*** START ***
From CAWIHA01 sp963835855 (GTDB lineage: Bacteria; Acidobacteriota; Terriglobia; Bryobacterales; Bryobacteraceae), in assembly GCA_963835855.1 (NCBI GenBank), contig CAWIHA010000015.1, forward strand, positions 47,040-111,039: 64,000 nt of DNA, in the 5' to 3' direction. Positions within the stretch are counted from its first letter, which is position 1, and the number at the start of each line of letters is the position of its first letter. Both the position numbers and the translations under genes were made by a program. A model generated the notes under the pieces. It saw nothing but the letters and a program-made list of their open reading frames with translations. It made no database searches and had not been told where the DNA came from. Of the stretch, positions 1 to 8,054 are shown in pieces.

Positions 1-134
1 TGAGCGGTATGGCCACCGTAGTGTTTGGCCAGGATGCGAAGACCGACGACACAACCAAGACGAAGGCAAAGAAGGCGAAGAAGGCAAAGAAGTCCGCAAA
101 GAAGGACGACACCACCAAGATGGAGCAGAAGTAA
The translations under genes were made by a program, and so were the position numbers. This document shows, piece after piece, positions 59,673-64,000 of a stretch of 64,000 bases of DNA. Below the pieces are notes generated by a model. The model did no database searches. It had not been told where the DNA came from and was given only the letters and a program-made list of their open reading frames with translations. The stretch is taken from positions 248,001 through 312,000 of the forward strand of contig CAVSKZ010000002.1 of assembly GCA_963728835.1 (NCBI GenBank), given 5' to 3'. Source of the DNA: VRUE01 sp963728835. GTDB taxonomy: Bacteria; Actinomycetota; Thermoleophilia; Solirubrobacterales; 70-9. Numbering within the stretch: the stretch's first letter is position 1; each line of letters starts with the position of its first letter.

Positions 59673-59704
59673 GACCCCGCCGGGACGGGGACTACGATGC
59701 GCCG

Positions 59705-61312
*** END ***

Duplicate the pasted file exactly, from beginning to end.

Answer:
From CAWIHA01 sp963835855 (GTDB lineage: Bacteria; Acidobacteriota; Terriglobia; Bryobacterales; Bryobacteraceae), in assembly GCA_963835855.1 (NCBI GenBank), contig CAWIHA010000015.1, forward strand, positions 47,040-111,039: 64,000 nt of DNA, in the 5' to 3' direction. Positions within the stretch are counted from its first letter, which is position 1, and the number at the start of each line of letters is the position of its first letter. Both the position numbers and the translations under genes were made by a program. A model generated the notes under the pieces. It saw nothing but the letters and a program-made list of their open reading frames with translations. It made no database searches and had not been told where the DNA came from. Of the stretch, positions 1 to 8,054 are shown in pieces.

Positions 1-134
1 TGAGCGGTATGGCCACCGTAGTGTTTGGCCAGGATGCGAAGACCGACGACACAACCAAGACGAAGGCAAAGAAGGCGAAGAAGGCAAAGAAGTCCGCAAA
101 GAAGGACGACACCACCAAGATGGAGCAGAAGTAA
The translations under genes were made by a program, and so were the position numbers. This document shows, piece after piece, positions 59,673-64,000 of a stretch of 64,000 bases of DNA. Below the pieces are notes generated by a model. The model did no database searches. It had not been told where the DNA came from and was given only the letters and a program-made list of their open reading frames with translations. The stretch is taken from positions 248,001 through 312,000 of the forward strand of contig CAVSKZ010000002.1 of assembly GCA_963728835.1 (NCBI GenBank), given 5' to 3'. Source of the DNA: VRUE01 sp963728835. GTDB taxonomy: Bacteria; Actinomycetota; Thermoleophilia; Solirubrobacterales; 70-9. Numbering within the stretch: the stretch's first letter is position 1; each line of letters starts with the position of its first letter.

Positions 59673-59704
59673 GACCCCGCCGGGACGGGGACTACGATGC
59701 GCCG

Positions 59705-61312